Although it receives far less attention than other fashion weeks globally, New York Fashion Week: Men’s presents both emerging and existing designers with the opportunity to push the boundaries of menswear — especially when it comes to size representation. While womenswear has made (some) progress in this regard, menswear seems to have fallen flat.
At NYFWM: Fall/Winter 2020 — which ran from Feb. 3-5 — only one plus-size male model walked a runway. Of the 24 brands and designers listed on the official CFDA calendar — including more well-known names like Todd Snyder and Timo Weiland — just one chose to push the boundaries when it comes to size inclusivity: APOTTS. One brand, one model, and a major missed opportunity.
"My use of plus models is a celebration of their beauty, not pandering to their pockets and definitely not because of some trend,” says APOTTS designer Aaron Potts on why he chose to include a big and tall man in his presentation, which took place during the New York Men’s Day event on Monday. "I wanted to show that big guys love fashion, look good in it, and can absolutely rock it.”
The "big guy" Potts recruited is Austin Sparkman, a model from Ohio who took a break from the industry until recently booking a shoot with luxury menswear brand Gray Finn. It was then that Potts discovered Sparkman and asked him to appear in his fashion week presentation.
"I am so happy for the progress that’s been made in the fashion industry, particularly with body diversity for women,” Sparkman tells InStyle. "I would just like to see this happen for men as well. Big and tall/plus for men is such an untapped market. And since the majority of men are larger, they deserve representation.”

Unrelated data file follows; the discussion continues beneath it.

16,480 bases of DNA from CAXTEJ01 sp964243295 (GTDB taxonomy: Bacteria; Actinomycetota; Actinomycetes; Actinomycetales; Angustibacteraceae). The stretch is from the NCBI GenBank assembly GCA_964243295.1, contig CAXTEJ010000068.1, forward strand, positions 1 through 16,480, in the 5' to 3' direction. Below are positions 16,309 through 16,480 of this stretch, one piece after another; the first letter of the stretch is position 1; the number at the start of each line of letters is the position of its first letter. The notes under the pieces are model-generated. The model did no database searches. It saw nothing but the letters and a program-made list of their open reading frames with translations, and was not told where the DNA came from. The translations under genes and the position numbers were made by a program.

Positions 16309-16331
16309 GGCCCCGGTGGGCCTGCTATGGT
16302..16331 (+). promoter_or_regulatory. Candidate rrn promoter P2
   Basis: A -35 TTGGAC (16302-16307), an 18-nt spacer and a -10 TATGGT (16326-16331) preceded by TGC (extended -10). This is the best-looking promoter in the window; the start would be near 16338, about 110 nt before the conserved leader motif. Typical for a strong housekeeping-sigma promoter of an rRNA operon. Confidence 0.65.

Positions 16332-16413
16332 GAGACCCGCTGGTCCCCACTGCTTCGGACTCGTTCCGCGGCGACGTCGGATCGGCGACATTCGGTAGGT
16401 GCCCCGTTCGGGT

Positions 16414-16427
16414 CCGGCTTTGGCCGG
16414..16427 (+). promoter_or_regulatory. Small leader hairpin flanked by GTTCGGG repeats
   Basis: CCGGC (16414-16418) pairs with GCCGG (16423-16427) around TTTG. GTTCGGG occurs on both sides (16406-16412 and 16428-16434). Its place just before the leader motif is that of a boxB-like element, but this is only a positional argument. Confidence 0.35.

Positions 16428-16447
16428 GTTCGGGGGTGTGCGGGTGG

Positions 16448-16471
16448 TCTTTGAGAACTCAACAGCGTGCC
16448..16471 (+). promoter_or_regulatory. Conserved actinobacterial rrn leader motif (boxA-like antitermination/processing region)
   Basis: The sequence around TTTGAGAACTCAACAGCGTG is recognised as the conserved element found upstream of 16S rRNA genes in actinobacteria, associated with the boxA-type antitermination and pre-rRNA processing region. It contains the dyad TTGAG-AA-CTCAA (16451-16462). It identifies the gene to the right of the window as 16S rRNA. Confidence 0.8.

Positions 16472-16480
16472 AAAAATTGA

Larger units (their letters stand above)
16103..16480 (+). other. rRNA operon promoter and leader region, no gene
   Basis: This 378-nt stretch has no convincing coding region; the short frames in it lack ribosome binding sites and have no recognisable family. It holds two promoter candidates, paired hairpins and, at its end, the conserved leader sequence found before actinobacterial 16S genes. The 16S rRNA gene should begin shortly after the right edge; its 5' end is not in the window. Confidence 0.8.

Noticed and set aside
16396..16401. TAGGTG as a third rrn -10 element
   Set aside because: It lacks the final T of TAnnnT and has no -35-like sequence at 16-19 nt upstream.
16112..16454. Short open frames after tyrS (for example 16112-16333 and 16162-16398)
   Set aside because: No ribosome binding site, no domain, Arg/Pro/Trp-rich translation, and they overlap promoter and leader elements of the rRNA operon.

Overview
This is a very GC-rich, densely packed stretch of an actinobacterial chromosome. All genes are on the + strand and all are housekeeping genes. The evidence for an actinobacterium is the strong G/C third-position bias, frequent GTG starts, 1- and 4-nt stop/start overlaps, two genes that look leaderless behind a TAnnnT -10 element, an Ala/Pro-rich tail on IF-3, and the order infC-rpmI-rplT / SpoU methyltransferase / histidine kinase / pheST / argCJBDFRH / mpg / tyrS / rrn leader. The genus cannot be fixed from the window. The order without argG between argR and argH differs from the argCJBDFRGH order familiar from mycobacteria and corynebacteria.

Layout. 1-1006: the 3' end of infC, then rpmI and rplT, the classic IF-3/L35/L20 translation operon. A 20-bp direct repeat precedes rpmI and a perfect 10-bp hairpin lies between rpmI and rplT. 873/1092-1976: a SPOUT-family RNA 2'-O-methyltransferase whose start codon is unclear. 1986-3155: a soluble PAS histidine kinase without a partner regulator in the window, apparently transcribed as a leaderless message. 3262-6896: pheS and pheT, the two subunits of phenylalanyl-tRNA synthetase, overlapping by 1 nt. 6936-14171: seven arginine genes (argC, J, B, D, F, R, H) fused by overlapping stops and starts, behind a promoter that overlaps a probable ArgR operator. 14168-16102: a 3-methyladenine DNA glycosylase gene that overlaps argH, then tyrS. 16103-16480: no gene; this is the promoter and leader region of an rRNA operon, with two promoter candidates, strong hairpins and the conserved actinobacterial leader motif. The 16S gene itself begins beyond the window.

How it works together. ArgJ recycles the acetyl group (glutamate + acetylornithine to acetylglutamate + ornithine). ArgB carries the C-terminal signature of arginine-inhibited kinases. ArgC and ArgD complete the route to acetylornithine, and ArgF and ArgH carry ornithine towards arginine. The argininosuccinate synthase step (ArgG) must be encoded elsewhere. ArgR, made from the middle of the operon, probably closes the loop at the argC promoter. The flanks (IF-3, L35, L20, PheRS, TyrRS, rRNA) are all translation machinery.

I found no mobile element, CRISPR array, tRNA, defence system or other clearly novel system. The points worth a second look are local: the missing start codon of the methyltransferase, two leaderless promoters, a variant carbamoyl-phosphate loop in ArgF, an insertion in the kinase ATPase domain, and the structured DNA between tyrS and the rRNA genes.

Sparkman is right: According to the CDC, the average American male has a 40-inch waist, which often equates to a size 2XL. Yet a majority of brands stop their offering at a size 38 (or XL), not even reaching the average size before capping out.
"Curvy women have fought for their place in fashion," he adds. "Men with more to love normally won’t say it, but I know they want to see themselves in media, advertisements, and fashion, too. And they deserve it. And it’s okay to want to deserve it.”
Because NYFWM is smaller than its women-centric counterpart, and therefore has a smaller impact on the industry at large, it often slips under the radar, and isn’t held accountable for the lack of body diversity each season. Finding size inclusivity in men’s fashion coverage is like finding Anna Wintour without her sunglasses on: an incredibly rare — yet blessed — sight.
The last time plus men made a grand appearance at New York Fashion Week: Men's was in July 2018 — two years ago — when ASOS cast Trey Campbell in its presentation. The decision seemed like a no-brainer considering the online brand is one of very few that have dedicated big and tall departments.
Designers presenting at NYFWM cannot claim that there’s a lack of plus models available: IMG Models created their Brawny division in 2016, and agencies like Wilhelmina and Bridge Models followed suit. Many of their models have since nabbed campaigns for brands like Target, Bonobos, and more.
Of course, the logistics are not that simple. Most designers at NYFWM are smaller up-and-comers, and creating samples for larger sizes does require more money, attention, and time, especially for those who are unfamiliar with the process of designing for fat bodies. Yet, with nearly no representation for men of size on the runway, one could argue that tackling the plus market would garner press for a designer looking to make their mark in the industry.
As the demand for plus-size menswear becomes more apparent on social media — in addition to the rise in larger male models — NYFWM would be wise to follow in the footsteps of many leading womenswear designers — from Tanya Taylor to Christian Siriano to Chromat and more — who’ve found the power of having plus bodies on the runway.
Size representation matters for a reason. It’s time the men catch on.